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Get-HotFix

Updated: December 3, 2014

Applies To: Windows PowerShell 4.0

Get-HotFix

Gets the hotfixes that have been applied to the local and remote computers.

Syntax

Parameter Set: Default
Get-HotFix [[-Id] <String[]> ] [-ComputerName <String[]> ] [-Credential <PSCredential> ] [ <CommonParameters>]

Parameter Set: Description
Get-HotFix [-ComputerName <String[]> ] [-Credential <PSCredential> ] [-Description <String[]> ] [ <CommonParameters>]




Detailed Description

The Get-Hotfix cmdlet gets hotfixes (also called updates) that have been installed on either the local computer (or on specified remote computers) by Windows Update, Microsoft Update, or Windows Server Update Services; the cmdlet also gets hotfixes or updates that have been installed manually by users.

Parameters

-ComputerName<String[]>

Specifies a remote computer. The default is the local computer.

Type the NetBIOS name, an Internet Protocol (IP) address, or a fully qualified domain name of a remote computer.

This parameter does not rely on Windows PowerShell remoting. You can use the ComputerName parameter of Get-Hotfix even if your computer is not configured to run remote commands.


Aliases

none

Required?

false

Position?

named

Default Value

Local computer

Accept Pipeline Input?

true (ByPropertyName)

Accept Wildcard Characters?

false

-Credential<PSCredential>

Specifies a user account that has permission to perform this action. The default is the current user.

Type a user name, such as "User01" or "Domain01\User01", or enter a PSCredential object, such as one generated by the Get-Credential cmdlet. If you type a user name, you will be prompted for a password.


Aliases

none

Required?

false

Position?

named

Default Value

Current user

Accept Pipeline Input?

false

Accept Wildcard Characters?

false

-Description<String[]>

Gets only hotfixes with the specified descriptions. Wildcards are permitted. The default is all hotfixes on the computer.


Aliases

none

Required?

false

Position?

named

Default Value

All hotfixes

Accept Pipeline Input?

false

Accept Wildcard Characters?

true

-Id<String[]>

Gets only hotfixes with the specified hotfix IDs. The default is all hotfixes on the computer.


Aliases

none

Required?

false

Position?

1

Default Value

All hotfixes

Accept Pipeline Input?

false

Accept Wildcard Characters?

false

<CommonParameters>

This cmdlet supports the common parameters: -Verbose, -Debug, -ErrorAction, -ErrorVariable, -OutBuffer, and -OutVariable. For more information, see  about_CommonParameters (http://go.microsoft.com/fwlink/p/?LinkID=113216).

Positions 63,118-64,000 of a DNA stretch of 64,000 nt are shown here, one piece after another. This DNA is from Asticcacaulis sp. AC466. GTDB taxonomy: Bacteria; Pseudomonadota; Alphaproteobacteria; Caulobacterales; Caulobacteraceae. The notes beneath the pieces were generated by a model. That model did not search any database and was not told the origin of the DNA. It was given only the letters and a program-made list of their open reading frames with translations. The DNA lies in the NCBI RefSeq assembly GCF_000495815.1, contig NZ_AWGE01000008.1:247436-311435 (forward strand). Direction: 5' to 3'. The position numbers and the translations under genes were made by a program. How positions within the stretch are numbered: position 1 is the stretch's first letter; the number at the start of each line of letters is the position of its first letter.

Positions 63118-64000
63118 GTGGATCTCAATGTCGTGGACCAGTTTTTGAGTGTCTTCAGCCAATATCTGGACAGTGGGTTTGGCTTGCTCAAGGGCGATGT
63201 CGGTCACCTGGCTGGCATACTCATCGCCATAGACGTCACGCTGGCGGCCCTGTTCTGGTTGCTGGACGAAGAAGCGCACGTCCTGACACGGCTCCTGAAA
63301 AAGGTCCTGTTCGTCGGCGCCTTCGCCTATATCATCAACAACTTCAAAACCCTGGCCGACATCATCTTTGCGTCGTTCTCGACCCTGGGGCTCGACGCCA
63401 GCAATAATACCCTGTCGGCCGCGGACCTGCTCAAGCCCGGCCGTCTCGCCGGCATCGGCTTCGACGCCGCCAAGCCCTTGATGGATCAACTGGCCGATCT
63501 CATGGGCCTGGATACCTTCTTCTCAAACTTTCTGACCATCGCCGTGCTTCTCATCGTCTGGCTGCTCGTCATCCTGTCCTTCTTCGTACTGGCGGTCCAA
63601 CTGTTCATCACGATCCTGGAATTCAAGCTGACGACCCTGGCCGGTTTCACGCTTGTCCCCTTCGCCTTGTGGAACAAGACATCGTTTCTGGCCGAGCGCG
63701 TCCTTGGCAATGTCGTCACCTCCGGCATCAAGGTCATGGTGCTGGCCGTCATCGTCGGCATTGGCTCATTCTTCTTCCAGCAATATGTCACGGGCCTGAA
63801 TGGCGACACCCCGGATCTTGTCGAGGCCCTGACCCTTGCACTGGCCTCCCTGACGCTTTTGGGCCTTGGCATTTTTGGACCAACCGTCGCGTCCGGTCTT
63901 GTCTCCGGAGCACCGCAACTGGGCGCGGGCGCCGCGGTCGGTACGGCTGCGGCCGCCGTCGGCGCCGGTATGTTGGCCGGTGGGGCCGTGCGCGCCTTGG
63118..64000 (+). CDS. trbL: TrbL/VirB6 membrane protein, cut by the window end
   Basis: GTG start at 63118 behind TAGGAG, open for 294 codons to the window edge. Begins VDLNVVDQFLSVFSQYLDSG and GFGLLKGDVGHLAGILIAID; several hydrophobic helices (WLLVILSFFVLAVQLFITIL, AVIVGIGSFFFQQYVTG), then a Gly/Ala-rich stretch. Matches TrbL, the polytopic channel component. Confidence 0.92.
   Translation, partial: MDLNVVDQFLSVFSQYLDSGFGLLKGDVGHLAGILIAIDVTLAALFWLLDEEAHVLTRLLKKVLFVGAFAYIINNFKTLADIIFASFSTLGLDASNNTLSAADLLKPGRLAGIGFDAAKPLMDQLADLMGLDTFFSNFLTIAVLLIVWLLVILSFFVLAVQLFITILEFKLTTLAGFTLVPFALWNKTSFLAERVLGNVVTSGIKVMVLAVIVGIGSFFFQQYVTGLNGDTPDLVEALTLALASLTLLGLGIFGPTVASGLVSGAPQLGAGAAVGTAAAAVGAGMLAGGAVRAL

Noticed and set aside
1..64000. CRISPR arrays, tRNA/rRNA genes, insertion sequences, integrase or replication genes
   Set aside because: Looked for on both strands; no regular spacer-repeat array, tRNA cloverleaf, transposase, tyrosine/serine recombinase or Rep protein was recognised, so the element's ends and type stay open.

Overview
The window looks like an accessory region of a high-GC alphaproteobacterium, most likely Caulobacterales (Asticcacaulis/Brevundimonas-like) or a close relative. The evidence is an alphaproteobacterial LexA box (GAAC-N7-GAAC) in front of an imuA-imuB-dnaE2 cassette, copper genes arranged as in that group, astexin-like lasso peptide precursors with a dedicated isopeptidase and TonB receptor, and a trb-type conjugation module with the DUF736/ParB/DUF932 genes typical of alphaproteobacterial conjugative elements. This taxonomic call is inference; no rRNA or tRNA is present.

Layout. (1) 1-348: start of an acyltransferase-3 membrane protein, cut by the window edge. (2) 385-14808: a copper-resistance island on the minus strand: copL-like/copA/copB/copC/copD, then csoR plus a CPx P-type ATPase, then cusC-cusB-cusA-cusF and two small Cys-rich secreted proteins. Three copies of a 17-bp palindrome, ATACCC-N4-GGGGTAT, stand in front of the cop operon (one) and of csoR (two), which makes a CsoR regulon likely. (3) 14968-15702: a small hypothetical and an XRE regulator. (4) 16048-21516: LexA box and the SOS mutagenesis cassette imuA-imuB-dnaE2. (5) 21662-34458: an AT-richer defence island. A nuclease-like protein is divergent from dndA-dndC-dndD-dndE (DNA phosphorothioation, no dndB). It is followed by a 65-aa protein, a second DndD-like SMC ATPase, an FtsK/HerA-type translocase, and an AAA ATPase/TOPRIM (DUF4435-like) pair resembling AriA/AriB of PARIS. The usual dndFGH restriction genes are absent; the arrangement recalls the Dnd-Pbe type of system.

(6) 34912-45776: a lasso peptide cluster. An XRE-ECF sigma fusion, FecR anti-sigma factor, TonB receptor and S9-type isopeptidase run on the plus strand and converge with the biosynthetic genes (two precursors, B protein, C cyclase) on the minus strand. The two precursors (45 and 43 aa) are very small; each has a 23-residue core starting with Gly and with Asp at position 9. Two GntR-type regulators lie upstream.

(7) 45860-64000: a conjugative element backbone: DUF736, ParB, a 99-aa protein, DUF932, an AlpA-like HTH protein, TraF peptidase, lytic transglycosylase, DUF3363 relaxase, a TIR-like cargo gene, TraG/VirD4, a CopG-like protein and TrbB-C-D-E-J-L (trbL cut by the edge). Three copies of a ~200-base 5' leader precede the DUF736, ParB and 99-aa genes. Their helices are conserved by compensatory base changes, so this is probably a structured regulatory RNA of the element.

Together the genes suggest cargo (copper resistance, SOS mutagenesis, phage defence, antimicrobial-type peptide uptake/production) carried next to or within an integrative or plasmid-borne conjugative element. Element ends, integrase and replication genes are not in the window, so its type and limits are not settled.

Inputs

The input type is the type of the objects that you can pipe to the cmdlet.

  • None

    You cannot pipe input to Get-HotFix.


Outputs

The output type is the type of the objects that the cmdlet emits.

  • System.Management.ManagementObject#root\CIMV2\Win32_QuickFixEngineering

    Get-Hotfix returns objects that represent the hotfixes on the computer.


Notes

  • This cmdlet uses the Win32_QuickFixEngineering WMI class, which represents small system-wide updates of the operating system. Starting with Windows Vista, this class returns only the updates supplied by Microsoft Windows Installer (MSI), Windows Update, Microsoft Update, or Windows Server Update Services. It does not include updates that are supplied by Component Based Servicing (CBS), or other non-hotfix programs or apps. For more information, see the Win32_QuickFixEngineering class topic in the Microsoft .NET Framework SDK at http://go.microsoft.com/fwlink/?LinkID=145071.

    The output of this cmdlet might be different on different operating systems.

Examples

-------------------------- EXAMPLE 1 --------------------------

This command gets all hotfixes on the local computer.


PS C:\> get-hotfix

-------------------------- EXAMPLE 2 --------------------------

This command gets all hotfixes on the Server01 and Server02 computers that have a description that begins with "Security".


PS C:\> get-hotfix -description Security* -computername Server01, Server02 -cred Server01\admin01

-------------------------- EXAMPLE 3 --------------------------

The commands in this example create a text file listing the names of computers that are missing a security update.

The commands use the Get-Hotfix cmdlet to get the KB957095 security update on all of the computers whose names are listed in the Servers.txt file.

If a computer does not have the update, the Add-Content cmdlet writes the computer name in the Missing-KB953631.txt file.


PS C:\> $a = get-content servers.txt
PS C:\>$a | foreach { if (!(get-hotfix -id KB957095 -computername $_)) { add-content $_ -path Missing-kb953631.txt }}

-------------------------- EXAMPLE 4 --------------------------

This command gets the most recent hotfix on the computer.

It gets the hotfixes, sorts them by the value of the InstalledOn property, and then it uses array notation to select the last item in the array.


PS C:\> (get-hotfix | sort installedon)[-1]

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